Election-watchers looking for pointers in the current Queensland contest from the recent New Zealand poll need to remember two things.
Queensland is not New Zealand and Annastacia Palaszczuk is not Jacinda Ardern.
However, there is an even more recent election that might have some characteristics which could resonate on Saturday.
British Columbia is a province (in other words, a state) of Canada with a population of just over 5 million people – about the same as Queensland.
At the same time, the economy of this state on Canada’s Pacific West Coast is again quite similar to Queensland – a diverse base with natural resources, tourism, technology and services, international trade and public services making up the bulk of activity.
The minority centre-left New Democrat government in British Columbia called a snap election a month ago, which resulted in a big swing to the incumbents, the thrashing of the conservative Liberal Opposition and a sustained performance by the Greens party.
In the last parliament, the New Democrats had 41 seats, two less than the Opposition, but managed to govern with the support of the Greens. This month’s election was a New Democrat victory beyond expectations and bigger than the one predicted in the polls.
The New Democrats now have 55 seats (an increase of 14) while the Liberals lost 12 of their 43 seats. The Greens held their ground.
The post-election analysis sounds very much like much commentary we’ve heard in Queensland during our election campaign.
The handling of the COVID-19 pandemic was central to the New Democrats’ campaign and was the foundation to the low key, small target approach adopted. Also, the strong leadership credentials of incumbent John Horgan were constantly contrasted with the much less popular Liberals’ contender Andrew Wilkinson – someone who was also handicapped by internal party divisions.
If you change the party titles and the names of the respective leaders, you could easily be reading a description of the recent Queensland politics.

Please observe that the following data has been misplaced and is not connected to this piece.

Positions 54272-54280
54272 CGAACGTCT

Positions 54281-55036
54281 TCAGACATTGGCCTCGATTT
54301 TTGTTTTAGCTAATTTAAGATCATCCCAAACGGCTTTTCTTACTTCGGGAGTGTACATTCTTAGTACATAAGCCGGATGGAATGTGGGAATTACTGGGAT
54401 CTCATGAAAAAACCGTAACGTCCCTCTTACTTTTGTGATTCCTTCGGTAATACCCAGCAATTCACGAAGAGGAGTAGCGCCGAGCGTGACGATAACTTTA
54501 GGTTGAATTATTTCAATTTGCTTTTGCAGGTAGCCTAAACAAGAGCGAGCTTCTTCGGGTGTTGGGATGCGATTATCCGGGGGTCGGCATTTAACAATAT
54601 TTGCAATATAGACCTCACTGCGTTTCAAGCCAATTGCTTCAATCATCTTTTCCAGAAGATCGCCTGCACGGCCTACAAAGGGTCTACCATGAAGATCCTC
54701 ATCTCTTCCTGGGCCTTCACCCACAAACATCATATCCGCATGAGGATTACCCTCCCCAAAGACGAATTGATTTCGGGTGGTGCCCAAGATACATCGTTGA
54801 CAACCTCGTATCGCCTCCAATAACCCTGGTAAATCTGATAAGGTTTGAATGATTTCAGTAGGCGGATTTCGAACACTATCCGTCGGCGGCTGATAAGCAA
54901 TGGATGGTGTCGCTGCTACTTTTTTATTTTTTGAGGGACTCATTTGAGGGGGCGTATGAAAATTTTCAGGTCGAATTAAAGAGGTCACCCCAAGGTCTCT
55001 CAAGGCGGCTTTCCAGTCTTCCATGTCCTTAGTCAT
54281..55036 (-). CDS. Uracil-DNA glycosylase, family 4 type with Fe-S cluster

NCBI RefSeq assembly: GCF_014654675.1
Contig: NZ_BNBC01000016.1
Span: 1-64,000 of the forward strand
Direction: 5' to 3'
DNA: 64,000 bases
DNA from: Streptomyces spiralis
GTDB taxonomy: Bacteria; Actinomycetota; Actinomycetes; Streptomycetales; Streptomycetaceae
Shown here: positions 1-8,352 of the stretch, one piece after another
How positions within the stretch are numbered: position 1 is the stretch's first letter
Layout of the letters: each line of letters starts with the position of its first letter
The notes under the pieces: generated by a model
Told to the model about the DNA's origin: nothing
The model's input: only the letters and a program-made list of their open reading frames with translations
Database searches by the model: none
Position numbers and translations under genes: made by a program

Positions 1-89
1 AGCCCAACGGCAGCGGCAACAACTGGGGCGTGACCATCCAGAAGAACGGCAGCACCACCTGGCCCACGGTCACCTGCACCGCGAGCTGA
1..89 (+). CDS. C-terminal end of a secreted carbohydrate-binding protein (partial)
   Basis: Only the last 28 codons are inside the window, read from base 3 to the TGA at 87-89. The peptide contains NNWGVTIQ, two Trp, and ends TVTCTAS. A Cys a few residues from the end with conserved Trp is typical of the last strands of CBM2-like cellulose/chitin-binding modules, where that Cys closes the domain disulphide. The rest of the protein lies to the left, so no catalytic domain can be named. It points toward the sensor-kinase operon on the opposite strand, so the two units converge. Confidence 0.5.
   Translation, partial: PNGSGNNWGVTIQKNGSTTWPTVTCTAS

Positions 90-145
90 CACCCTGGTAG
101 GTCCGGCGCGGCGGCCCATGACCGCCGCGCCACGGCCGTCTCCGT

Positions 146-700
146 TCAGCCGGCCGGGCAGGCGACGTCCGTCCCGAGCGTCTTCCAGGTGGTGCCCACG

So far this year, as the pandemic has rolled on with intensity and deadly consequences, elections throughout the democratic world have had one common feature – incumbents have prevailed, whether by a narrow margin (as we saw in the Northern Territory in late August) or convincingly (as in British Columbia last week).
Queensland may well confirm this trend but there remain – only four days from the official polling day – particular circumstances in this state that might lead to a bucking of this trend. Queensland’s Labor Government could become the first incumbent not to survive a pandemic election contest.
There’s no doubt Palaszczuk’s personal standing, resuscitated because of her handling of the pandemic, is the sole reason Labor has a good chance of riding this wave of incumbency power.
She has used her simple set of pandemic messages to great effect. Palaszczuk has focused on her success in keeping Queensland and Queenslanders safe and has prosecuted the associated argument that strong health measures are essential for a strong economy.
However, five years in power and a lacklustre record in respect of delivering service outcomes, economic management and public probity have built up to create layers of thick scar tissue in many parts of the state.
This baggage could be enough to push Labor down from its two-seat majority and into the uncertainty of possible minority rule or perhaps banishment to the Opposition benches.
With the finishing line in sight, defeat for Labor seems unlikely. The Palaszczuk Government will be extremely lucky to make it through this contest without losing as few as three or five seats, particularly in the hardscrabble, battleground cities of Townsville and Cairns. Other regional electorates in play could boost this number.
There are two or three LNP held seats on the electoral horizon in southeast Queensland which could flip for Labor, with Pumicestone, Currumbin, Caloundra and Burleigh high on the list of those that might change hands.
This could result in an outcome where not much has changed in net terms for the major parties – perhaps a status quo election where a lot happens without much consequence.
Of course, the other possibility is that Labor might have a more emphatic win, not just holding its slim majority but increasing its seat tally beyond the 49 currently held.
That would be closer to the trends seen in almost all pandemic elections so far.
This virus might have “changed everything” as many observers have noted but so far, it is not changing governments.Jump to next article